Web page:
Not “ha ha” funny. More like inexplicable: A cynical pharmacy stopped by a doctor pushing back.
A few weeks ago I received a fax from Tracy at PayLess Drug:
“We do not have a current monitoring frequency for your patient for the CBC with differential blood draws required for Clozapine. Our records show the frequency for your patient as being drawn every 4 week(s). If this is not correct, please indicate the monitoring frequency. This authorization will be good for one year from the date signed, unless a specific lab has shorter duration.”
“*For non-residential clients, this authorizes PayLess drug to dispense all routine auto fill medications at the above indicated frequency as well in order to assist the client with compliance packaging for their medication.”
With a phone call I discovered that CVS/Caremark had transferred its clozapine (Clozaril) business to Payless. (I informed them that the grammatical errors that render the “form” nonsensical.) Because the drug frequently causes potentially fatal reduction in blood counts the patient must have blood tested every 1-4 weeks depending on how long they have been using it. My patient had been using the drug long enough to qualify for monthly testing. But what possessed PayLess to ask me about this? I do not determine the frequency which the FDA and a national clozapine registry specify.
I wondered whether PayLess intended to withhold the order from the patient, a potentially devastating blow and whether a pharmacy can simply make up a questionnaire and require the physician to sign it before dispensing the drug. I suspect the vast majority of physicians would just sign it and return it without question. I can almost hear the conversation:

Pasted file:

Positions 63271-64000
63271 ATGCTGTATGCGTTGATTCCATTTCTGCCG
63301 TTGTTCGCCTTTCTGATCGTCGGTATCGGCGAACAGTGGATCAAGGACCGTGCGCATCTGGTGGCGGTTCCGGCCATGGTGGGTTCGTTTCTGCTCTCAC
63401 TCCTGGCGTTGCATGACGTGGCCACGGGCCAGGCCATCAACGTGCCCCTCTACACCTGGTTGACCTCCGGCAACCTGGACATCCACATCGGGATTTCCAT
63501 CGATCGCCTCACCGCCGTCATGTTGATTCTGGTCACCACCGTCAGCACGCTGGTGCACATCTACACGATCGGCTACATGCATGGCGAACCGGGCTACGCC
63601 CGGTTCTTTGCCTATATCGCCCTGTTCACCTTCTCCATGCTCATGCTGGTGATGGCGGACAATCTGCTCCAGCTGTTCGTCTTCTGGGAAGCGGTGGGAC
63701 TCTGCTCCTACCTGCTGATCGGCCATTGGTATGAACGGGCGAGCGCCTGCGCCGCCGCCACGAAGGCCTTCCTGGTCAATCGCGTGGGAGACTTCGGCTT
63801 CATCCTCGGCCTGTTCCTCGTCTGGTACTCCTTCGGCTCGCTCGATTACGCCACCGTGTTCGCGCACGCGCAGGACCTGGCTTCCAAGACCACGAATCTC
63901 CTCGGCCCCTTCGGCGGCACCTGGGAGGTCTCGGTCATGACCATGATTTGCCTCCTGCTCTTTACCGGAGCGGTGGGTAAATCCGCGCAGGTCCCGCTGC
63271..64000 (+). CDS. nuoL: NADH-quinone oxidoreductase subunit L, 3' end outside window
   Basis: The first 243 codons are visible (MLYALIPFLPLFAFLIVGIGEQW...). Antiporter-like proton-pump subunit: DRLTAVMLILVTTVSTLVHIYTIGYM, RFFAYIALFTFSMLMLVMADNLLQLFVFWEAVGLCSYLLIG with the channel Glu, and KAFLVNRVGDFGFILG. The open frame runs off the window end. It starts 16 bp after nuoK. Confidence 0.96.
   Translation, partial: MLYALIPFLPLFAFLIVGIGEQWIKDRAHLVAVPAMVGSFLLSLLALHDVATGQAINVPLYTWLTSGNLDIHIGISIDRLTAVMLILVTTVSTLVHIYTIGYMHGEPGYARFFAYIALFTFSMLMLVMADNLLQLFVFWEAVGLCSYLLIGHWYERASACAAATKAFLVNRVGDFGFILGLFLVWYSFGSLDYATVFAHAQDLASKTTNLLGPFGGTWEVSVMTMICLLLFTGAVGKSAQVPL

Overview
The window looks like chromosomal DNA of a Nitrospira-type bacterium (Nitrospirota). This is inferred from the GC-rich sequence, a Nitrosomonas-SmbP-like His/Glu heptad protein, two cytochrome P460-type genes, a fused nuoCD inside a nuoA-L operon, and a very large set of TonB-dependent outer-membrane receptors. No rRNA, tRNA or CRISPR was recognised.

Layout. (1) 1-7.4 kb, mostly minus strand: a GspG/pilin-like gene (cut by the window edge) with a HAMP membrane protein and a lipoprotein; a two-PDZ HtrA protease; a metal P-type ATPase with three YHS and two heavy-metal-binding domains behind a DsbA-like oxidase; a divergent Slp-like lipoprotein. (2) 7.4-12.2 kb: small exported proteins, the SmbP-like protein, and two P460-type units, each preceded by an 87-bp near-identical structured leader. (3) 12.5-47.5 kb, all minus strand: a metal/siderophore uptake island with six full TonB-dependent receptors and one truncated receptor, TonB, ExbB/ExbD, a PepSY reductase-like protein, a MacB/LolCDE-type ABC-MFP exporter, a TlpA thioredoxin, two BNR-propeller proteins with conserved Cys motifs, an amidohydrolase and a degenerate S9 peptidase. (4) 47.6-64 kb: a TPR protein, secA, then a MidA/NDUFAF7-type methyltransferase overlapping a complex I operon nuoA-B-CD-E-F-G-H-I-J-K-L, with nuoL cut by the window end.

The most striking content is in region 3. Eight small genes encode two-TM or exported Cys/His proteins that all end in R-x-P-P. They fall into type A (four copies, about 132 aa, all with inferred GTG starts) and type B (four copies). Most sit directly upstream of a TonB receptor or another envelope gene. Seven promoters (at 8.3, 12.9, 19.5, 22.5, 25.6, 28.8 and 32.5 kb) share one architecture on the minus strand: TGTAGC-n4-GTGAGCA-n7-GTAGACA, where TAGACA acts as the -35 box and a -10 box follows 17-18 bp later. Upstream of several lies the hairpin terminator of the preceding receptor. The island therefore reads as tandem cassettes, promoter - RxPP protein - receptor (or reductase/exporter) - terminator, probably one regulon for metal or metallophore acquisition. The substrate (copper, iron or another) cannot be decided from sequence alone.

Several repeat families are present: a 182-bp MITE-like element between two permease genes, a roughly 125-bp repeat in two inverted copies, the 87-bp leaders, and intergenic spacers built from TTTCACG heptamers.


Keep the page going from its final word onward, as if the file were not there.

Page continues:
Pharmacist #1: “How can we limit our liability regarding the blood tests?”
Pharmacist #2: “Just create a form. Doctors will sign anything you put in front of them.”
Before I could get an answer I received a revised, but hardly improved, version:
“CVS/Caremark has requested that PayLess Drug provide Clozapine dispensing and monitoring services to your client. Payless Drug is the largest most respected Clozapine monitoring program on the west coast.
In order to make this transfer as clean as possible we are requesting for you to please verify the frequency that you would like to have the blood drawn for CBC and medication dispensing.
“Please indicate the correct monitoring frequency below for blood draws.
We will make sure that the laboratory performing the test has valid orders to draw the blood using this information. We will contact you immediately if the CBC results indicate a problem. This authorization will be good for one year from the date signed, unless a specific lab has shorter duration.
Payless drug also has available adherence packaging for all medications that your client is taking if you think this could help your client in their recovery.”
Somehow I suspect the laboratory itself will want “valid orders.” The authorization will be “good?” I hate “bad” authorizations. Did they mean “valid?” “Adherence packaging?” Do they need a doctor’s order for packaging now? “Client?” How about “patient?”
I contacted the Board of Pharmacy for my state, Washington, where the pharmacy must be licensed. (The PayLess store is located in Oregon.) The investigator pointed me to the relevant regulation which the pharmacy would violate by failing to honor my order only based on my refusal to sign their form.
Prepared to threaten to file a complaint I called the pharmacy again. They confirmed they had shipped the drug.
Push back. Sometimes it works.